Graduating from college, entering the “real world” and landing your first full time job are exciting. Some would say these three things are the first steps towards the next phase of your life. That phase includes paying off student loan debt, learning to live on a budget in order to sustain your lifestyle and figuring out all the kinks for the first time on your own.
That also includes learning how to invest money. Living on less than you learn, being financially responsible and starting to plan for your future are all steps that young adults need to take towards living a happy financial life.
I’m not going to lie, learning how to invest money can be scary. With headlines telling everyone the markets are dropping doesn’t exactly make first time investors want to run to their bank and hand over stacks of their cash savings.
One of the most common questions I receive as a financial planner from first time investors is what should I invest in? Ah if life were only that simple. What to invest in is part of a bigger financial scenario because how a first timer invests their money is a personal decision.
Here are five ways new investors can invest money
Remember it’s for the long term
When you’re choosing what to invest in you want to remember that you’re investing for the long term. Depending on the level of risk you choose for your investment portfolio you may experience high or low daily fluctuations.
What happens in your investment account from today to tomorrow is not important, what’s important is that you choose investments that align with your goals over the long term. Short term fluctuations are normal for investors who are planning for the long term. Just take a breath and ignore daily market changes.
Diversify from day one
There are several different types of investment options on the market and new investors should look at diversifying their money. Purchasing one investment and putting all your eggs in one basket is not the way to invest money. It’s very risky and it can be very discouraging.
A mix of domestic fixed income and equities can be purchased directly or in a collective portfolio through mutual funds. Just remember to check the fees to ensure you aren’t overpaying for a service you don’t need.
Sometimes it’s cheaper to purchase investments individually instead of through a pre constructed portfolio because the fees are too high. 1.5% to 2% is a reasonable fee to pay for a well balanced portfolio.
Don’t look at your account every day
This is the single best piece of advice I can give to new investors. Having money is exciting and watching your savings grow after being invested can be addicting, but looking at the value of your account every single day will make you crazy…literally crazy.
If you see the value of your investments drop you will panic and panic leads to rash decisions. You don’t want that. Looking at your investment accounts once a month or with your quarterly statements is a good idea to make sure all your contributions get deposited and keep an eye on the performance, but no more than that. You’re invested for the long term and probably don’t need your savings until retirement so don’t worry about it now.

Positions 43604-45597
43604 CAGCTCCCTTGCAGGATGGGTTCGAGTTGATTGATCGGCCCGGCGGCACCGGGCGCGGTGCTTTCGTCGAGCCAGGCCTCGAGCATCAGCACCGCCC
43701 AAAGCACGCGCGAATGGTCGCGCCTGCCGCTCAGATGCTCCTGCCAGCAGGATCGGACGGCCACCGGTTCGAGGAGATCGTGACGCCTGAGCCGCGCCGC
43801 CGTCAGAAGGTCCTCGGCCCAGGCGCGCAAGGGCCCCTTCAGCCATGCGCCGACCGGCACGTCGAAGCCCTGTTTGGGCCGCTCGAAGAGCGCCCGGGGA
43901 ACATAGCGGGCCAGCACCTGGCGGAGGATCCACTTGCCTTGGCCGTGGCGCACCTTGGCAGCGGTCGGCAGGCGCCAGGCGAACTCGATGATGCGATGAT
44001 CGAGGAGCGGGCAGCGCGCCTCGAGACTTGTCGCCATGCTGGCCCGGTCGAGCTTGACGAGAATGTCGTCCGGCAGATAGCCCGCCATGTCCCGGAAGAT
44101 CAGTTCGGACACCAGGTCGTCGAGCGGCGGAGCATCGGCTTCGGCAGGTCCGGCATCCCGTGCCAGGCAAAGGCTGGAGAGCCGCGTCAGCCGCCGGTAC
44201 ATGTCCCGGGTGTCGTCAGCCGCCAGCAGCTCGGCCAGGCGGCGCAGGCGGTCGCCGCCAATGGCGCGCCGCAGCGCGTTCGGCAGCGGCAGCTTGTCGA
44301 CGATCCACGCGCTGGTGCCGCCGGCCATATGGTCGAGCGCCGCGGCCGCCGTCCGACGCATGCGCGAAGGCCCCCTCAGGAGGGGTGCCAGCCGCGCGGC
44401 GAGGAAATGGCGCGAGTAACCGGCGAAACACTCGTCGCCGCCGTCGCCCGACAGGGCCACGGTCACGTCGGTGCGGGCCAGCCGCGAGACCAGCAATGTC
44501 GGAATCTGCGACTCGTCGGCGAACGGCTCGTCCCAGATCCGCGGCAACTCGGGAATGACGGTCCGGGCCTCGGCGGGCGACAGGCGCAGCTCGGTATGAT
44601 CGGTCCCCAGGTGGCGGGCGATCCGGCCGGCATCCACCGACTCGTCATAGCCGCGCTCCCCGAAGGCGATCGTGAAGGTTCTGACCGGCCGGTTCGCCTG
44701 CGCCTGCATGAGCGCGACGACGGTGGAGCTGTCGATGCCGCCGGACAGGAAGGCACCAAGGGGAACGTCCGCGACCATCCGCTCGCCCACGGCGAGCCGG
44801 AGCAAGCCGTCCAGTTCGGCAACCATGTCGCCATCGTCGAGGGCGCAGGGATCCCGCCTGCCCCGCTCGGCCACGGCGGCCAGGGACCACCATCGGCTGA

Set up contributions you can afford
The worst thing you can do for your investments is to over contribute. Set up pre authorized contributions that fit comfortably into your budget every month and make the frequency coincide with your paycheck. That way you can always afford to invest and won’t need to withdraw money from your savings if you over contribute and find yourself short on cash one month.
If you have extra money at the end of the month you can contribute to your investments a la carte, but don’t try and invest too much regularly because you don’t want to strain your everyday lifestyle.
Always stay informed
According to CNN Money an informed investor is the best kind of investor. “If you’re willing to do your homework and want to buy individual stocks, go for big names, also called blue chips, investors say.”
Researching your options will not only help you find the perfect investment based on your comfort with risk, time frames and investment objectives, but it will also help you rest assure that you always know what’s going on with your money.
Great tips. I know quite a few people who put off investing in anything as it seemed so confusing, they didn’t know where to start etc. This post makes it really easy to understand. I think a big one for me and many I speak with has been not checking the investments daily otherwise the up and down of different markets can do your head in!
That is so true, between the mass of options available and the daily fluctuations investing can definitely make a first timer go nuts. It’s sad that people put it off because cash savings will never grow – at least they’ve got a shot with investments over the long term. Thanks for reading.
“Don’t look at your account everyday” is so important. I used to tell myself that I would just look to see where it was at, and not to make decisions, but I found myself selling and buying more than I realized. I finally quit looking until it’s time for my annual rebalance. Great article!
I check my bank accounts every single day to make sure there’s no fraud, but I rarely check my investment accounts other than the occasional glance.